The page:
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Norway parliament to debate next year whether wealth fund can invest in unlisted renewables

OSLO (Reuters) - Norway’s parliament should discuss next year whether the country’s $1 trillion sovereign wealth fund should be able to invest in unlisted renewable projects such as solar parks and wind farms, parliament’s finance committee said on Thursday.

FILE PHOTO: The trading floor of Norges Bank Investment Management, the Nordic country's sovereign wealth fund in Oslo, Norway, June 2, 2017. REUTERS/Ints Kalnins/File Photo

Norwegian politicians have been debating whether the world’s largest sovereign wealth fund should invest in a new asset class on top of the stocks, bonds and real estate it holds.

While there had been broad support to allow the fund to invest in renewable infrastructure, the minority government said in March it was too early to present a bill to parliament on the subject, and did not provide a precise timeline.

On Thursday, a united finance committee instructed the government to present a bill next year on the topic so parliament could debate and vote on the question, a key lawmaker told Reuters.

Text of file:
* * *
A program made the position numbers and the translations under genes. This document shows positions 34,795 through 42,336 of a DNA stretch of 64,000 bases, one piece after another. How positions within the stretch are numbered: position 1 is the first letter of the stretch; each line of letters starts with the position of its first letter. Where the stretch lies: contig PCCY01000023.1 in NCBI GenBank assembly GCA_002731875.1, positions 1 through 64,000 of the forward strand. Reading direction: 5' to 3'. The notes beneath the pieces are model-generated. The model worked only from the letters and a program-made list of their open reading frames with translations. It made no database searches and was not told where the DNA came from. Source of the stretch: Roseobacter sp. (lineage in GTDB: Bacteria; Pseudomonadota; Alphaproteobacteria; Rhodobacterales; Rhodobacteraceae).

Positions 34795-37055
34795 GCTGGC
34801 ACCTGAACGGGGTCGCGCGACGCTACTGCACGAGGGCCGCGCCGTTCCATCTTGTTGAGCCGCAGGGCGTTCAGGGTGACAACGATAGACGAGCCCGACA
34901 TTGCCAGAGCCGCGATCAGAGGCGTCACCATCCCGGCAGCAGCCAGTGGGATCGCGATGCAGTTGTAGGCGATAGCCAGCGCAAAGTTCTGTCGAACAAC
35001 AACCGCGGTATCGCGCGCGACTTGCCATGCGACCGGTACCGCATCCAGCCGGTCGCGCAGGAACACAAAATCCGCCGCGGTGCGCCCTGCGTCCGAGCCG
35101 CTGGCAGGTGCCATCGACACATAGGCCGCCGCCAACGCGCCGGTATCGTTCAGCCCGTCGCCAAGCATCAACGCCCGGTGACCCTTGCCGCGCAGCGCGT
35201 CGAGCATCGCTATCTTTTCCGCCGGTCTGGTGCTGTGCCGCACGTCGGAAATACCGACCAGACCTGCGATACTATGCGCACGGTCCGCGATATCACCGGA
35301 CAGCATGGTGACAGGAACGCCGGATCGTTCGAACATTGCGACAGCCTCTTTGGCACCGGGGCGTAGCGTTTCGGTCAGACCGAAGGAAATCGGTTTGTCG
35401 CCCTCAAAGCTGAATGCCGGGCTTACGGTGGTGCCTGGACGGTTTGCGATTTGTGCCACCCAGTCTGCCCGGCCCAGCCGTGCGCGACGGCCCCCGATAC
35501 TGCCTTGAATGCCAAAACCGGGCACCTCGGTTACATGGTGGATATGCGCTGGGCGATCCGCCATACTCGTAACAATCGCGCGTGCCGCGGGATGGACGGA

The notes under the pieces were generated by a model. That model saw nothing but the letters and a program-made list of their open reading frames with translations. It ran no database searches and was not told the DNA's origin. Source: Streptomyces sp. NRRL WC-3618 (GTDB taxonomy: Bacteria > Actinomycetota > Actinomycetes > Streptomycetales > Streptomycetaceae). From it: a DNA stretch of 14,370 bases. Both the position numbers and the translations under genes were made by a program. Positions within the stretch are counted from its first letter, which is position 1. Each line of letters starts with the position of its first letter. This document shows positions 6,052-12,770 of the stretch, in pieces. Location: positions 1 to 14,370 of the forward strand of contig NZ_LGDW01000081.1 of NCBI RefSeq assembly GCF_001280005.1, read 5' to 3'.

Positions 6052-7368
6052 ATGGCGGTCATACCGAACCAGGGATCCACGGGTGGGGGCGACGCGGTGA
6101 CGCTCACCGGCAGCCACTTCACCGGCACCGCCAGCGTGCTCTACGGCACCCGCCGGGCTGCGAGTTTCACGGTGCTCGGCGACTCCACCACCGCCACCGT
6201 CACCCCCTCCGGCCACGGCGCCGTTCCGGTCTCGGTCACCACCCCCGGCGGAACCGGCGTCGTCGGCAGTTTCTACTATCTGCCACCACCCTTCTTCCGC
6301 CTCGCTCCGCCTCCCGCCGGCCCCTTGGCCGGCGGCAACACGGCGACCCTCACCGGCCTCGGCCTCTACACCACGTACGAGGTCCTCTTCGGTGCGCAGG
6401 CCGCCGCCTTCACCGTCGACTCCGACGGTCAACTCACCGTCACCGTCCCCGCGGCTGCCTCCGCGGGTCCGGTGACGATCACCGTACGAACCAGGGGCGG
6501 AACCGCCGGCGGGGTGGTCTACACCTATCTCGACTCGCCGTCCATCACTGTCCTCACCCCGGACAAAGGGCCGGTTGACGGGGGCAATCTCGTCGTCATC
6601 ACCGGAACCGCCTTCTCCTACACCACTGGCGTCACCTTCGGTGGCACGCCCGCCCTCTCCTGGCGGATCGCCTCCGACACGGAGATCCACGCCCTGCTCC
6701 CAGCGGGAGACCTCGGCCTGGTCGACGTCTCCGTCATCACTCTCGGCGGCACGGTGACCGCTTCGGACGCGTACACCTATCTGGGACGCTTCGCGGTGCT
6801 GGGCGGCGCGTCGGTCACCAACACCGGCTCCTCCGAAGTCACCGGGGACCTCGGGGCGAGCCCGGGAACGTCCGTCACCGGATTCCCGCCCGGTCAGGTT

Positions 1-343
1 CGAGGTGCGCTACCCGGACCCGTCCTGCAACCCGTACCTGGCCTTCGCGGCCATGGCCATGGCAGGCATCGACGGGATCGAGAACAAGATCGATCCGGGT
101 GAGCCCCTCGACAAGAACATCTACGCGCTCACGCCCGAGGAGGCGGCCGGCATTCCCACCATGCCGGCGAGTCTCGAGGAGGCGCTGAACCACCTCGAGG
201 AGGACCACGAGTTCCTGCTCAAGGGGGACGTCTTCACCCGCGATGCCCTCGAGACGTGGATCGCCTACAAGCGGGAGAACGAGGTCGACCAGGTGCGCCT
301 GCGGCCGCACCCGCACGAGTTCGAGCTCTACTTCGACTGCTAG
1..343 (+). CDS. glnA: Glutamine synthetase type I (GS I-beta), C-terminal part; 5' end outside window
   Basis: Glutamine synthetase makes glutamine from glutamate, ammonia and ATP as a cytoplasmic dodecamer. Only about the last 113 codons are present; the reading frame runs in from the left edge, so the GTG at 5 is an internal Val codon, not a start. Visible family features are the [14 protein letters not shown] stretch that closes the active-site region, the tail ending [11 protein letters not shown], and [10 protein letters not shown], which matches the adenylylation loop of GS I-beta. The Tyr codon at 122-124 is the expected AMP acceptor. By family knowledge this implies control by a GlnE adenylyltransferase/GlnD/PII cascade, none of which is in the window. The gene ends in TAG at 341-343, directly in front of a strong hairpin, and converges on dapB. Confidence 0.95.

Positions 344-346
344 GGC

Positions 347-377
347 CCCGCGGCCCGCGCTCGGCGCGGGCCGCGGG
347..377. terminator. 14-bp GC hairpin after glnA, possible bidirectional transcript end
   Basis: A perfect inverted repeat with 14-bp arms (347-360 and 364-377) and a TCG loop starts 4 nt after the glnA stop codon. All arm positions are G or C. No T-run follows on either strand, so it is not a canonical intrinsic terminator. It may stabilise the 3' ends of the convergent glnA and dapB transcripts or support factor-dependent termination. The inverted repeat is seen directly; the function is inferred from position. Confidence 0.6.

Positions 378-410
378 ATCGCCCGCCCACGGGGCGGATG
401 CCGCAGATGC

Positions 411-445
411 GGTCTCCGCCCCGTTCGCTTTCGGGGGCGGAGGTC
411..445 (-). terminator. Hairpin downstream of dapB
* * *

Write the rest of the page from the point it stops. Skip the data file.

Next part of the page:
“We want to have a better balance between the fund’s return and risk,” said Svein Roald Hansen, the lawmaker who led the committee’s work on the government’s white paper.

Green groups welcomed the news as it will likely be voted through next year. The ruling Conservatives, the opposition Labour Party and at least five smaller parties are in favor.

“This is an important contribution to achieve climate targets,” said Baard Vegar Solhjell, head of the WWF conservation group in Norway.

The government said in March it was concerned about the political risk of the fund being stuck in a problematic investment it cannot get out of as easily as if it were a listed company.

The fund is managed by a unit of the central bank called Norges Bank Investment Management. Parliament decides the fund’s mandate.

The committee shares that view and wants to progress “carefully” when it comes to allowing the fund to invest in unlisted infrastructure projects that are not renewables, such as bridges or roads.

“Other types of unlisted infrastructure are more complicated. They can break with the principles of openness and transparency of the fund,” parliament’s Hansen said.

The government has also said that were the fund to be allowed to go into unlisted renewables projects, it should be limited to the fund’s current green investment mandate, which amounted to 75 billion Norwegian crowns ($9.18 billion) at end-2017.

Green groups say this is too low, and the finance committee said on Thursday it should be “significantly higher”, without giving a sum.

Editing by Terje Solsvik and Adrian Croft